. . . Some of the krathongs are not leaf cups at all, in the ordinary sense of the word. Generally, some of them are in the shape of a bird or a boat. They are more of a toy than a krathong, and have only made their appearance in recent years. These are confined mainly to the town people. The country-folk usually have their own home-made krathong for the occasion, and perhaps there may be one or two progressive folk who make them in the shape of a bird or boat for the merriment of their children. Usually in a krathong, apart from a candle and one or more incense sticks, a small coin, say a one or five satang piece, is also put in. . .
In the evening when the full moon begins to rise on October and November, the people, mostly old women and matrons with their children, carry one or two krathongs to the edge of brimful running water. After the candle and incense sticks in the krathong are lighted, they let it go gently on the surface of the placid waters. A few folk will sometimes raise their hands in worship to the floating krathong. They watch the krathong as they float sluggishly along the water for some time until they float far away or out of sight. The children to while away the time play with water fire-works. . . . The floating krathong usually has a short life. As it floats far away from its starting place, the children further down stream will, in most cases, swim out to snatch the krathong. If it is a beautiful one there may be a scramble for it. They will perhaps ignore the common ones, but will not forget to snatch up the small coin... It is an aesthetic pleasure to see many krathongs with their flickering candle lights bobbing gently up and down, borne along the silent and placid flooded waters under the light of a full moon. . .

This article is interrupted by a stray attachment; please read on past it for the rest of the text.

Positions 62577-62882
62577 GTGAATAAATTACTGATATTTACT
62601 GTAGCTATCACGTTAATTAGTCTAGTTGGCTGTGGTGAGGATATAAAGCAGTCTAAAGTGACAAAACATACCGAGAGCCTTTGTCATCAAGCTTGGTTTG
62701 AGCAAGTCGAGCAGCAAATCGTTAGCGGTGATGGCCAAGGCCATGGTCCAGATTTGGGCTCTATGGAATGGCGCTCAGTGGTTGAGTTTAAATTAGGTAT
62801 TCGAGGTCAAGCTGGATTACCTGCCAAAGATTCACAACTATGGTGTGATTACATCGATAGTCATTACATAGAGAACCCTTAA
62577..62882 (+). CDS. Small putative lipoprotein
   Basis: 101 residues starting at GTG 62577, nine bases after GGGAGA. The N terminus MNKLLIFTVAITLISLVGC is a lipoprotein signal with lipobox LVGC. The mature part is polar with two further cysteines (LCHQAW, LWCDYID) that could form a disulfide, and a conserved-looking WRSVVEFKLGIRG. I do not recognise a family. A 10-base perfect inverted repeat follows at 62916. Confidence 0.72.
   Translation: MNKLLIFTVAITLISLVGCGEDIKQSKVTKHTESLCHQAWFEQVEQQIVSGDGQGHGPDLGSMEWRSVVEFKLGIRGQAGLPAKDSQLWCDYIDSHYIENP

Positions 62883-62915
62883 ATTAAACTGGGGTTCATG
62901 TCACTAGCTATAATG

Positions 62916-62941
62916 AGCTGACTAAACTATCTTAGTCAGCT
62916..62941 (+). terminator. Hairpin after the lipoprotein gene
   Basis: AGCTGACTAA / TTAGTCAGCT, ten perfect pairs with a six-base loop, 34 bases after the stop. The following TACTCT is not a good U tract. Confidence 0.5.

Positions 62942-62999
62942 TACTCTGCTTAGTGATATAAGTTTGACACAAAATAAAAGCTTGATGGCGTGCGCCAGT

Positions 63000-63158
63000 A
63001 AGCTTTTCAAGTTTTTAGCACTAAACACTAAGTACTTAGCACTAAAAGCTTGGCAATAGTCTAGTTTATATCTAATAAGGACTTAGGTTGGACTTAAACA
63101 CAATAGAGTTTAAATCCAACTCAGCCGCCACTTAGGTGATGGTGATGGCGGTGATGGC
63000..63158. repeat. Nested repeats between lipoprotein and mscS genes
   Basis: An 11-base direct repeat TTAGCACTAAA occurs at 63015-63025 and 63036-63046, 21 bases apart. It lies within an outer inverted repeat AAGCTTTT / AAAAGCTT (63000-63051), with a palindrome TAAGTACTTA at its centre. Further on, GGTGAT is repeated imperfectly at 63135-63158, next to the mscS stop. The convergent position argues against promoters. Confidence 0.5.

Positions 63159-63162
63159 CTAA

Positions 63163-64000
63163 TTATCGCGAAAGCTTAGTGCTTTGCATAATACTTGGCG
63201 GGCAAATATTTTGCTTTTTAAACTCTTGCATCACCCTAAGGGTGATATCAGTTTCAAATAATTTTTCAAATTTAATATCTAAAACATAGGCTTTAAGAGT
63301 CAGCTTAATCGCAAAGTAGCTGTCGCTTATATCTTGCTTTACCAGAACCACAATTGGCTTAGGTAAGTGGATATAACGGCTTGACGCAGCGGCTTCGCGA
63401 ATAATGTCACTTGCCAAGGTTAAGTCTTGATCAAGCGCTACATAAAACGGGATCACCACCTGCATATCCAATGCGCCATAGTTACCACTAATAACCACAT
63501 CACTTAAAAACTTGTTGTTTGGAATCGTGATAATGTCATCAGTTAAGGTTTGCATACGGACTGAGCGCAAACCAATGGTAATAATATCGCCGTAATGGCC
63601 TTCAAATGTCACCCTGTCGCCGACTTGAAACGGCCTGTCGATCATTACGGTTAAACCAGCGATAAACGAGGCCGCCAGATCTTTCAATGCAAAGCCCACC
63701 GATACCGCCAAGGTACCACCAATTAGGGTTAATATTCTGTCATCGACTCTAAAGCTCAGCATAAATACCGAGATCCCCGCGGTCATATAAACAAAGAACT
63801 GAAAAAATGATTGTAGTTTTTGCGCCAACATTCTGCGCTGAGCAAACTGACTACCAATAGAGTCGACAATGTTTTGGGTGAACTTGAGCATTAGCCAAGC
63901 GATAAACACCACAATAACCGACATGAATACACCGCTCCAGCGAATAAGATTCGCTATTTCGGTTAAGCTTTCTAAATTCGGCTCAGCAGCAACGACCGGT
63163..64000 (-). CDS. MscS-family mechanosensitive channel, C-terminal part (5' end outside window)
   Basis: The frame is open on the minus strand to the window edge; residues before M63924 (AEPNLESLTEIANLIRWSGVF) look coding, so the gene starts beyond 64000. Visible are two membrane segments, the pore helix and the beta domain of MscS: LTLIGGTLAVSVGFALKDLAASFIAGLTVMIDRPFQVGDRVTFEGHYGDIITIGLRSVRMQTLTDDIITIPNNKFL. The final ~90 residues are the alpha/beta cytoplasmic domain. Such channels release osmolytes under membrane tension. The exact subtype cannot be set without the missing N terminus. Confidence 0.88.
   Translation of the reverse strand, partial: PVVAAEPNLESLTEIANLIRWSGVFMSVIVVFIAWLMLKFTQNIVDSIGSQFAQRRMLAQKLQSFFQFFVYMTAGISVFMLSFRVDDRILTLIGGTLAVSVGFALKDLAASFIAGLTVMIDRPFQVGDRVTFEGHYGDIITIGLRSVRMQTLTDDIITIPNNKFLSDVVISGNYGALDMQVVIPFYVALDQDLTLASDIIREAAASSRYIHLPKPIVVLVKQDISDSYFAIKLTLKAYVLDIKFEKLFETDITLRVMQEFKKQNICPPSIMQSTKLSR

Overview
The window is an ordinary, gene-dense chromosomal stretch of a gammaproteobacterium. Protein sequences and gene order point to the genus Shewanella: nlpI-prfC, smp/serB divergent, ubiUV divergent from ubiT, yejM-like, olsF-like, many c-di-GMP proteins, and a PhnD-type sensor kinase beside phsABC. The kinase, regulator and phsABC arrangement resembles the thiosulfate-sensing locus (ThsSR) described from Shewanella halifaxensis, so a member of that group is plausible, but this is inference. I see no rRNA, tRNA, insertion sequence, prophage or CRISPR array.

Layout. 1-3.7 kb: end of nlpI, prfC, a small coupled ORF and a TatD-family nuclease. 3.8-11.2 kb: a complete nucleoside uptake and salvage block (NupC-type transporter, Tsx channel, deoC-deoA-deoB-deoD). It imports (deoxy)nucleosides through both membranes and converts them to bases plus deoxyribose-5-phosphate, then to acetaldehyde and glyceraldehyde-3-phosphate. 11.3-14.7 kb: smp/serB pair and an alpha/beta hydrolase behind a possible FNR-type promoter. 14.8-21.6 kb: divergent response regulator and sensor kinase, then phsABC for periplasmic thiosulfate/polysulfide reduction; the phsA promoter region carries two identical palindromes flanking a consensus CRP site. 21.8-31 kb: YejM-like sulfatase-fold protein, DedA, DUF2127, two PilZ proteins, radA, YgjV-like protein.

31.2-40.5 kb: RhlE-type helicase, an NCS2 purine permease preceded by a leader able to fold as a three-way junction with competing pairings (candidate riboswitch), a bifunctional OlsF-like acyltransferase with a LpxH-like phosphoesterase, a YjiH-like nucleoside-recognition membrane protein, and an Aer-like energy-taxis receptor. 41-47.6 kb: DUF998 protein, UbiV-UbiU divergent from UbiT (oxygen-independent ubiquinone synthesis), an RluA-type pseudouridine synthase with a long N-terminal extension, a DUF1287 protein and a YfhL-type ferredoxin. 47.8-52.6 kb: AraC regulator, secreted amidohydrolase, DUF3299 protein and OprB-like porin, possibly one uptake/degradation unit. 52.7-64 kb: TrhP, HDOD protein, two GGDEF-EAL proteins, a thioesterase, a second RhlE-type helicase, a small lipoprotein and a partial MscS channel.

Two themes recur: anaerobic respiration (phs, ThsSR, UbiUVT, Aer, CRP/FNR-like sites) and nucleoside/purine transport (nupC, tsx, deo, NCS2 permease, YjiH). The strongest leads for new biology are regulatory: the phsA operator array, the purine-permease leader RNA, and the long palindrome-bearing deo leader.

As can be gathered from the above description, there is nothing in the nature of a ritual and ceremonial act attached to the Loi Krathong. You simply light the candle and incense sticks and let loose all in the water. That is all you have to do. But the small coin that is put in, and the lighting of the candle and incense sticks betray that there must be a cult of some kind. If you ask the people for an explanation, the elder ones will tell you that the Loi Krathong is an act of remission to the Goddess Me Khongkha, the Mother of Water. Khongkha is the same word as the Indian "Gangs" or "Ganges," but in Siamese, it means water in general. They will further explain that in spite of the Mother's bountiful gift of water to man, he sometimes has polluted her water in various ways, therefore it is only proper to ask her pardon. It is an explanation which, if not plausible, is one which the simple believing folk can explain. . .
How to Cite This Source
"Loy Krathong Celebration [Photograph]," in Children and Youth in History, Item #376, http://chnm.gmu.edu/cyh/items/show/376 (accessed March 30, 2017).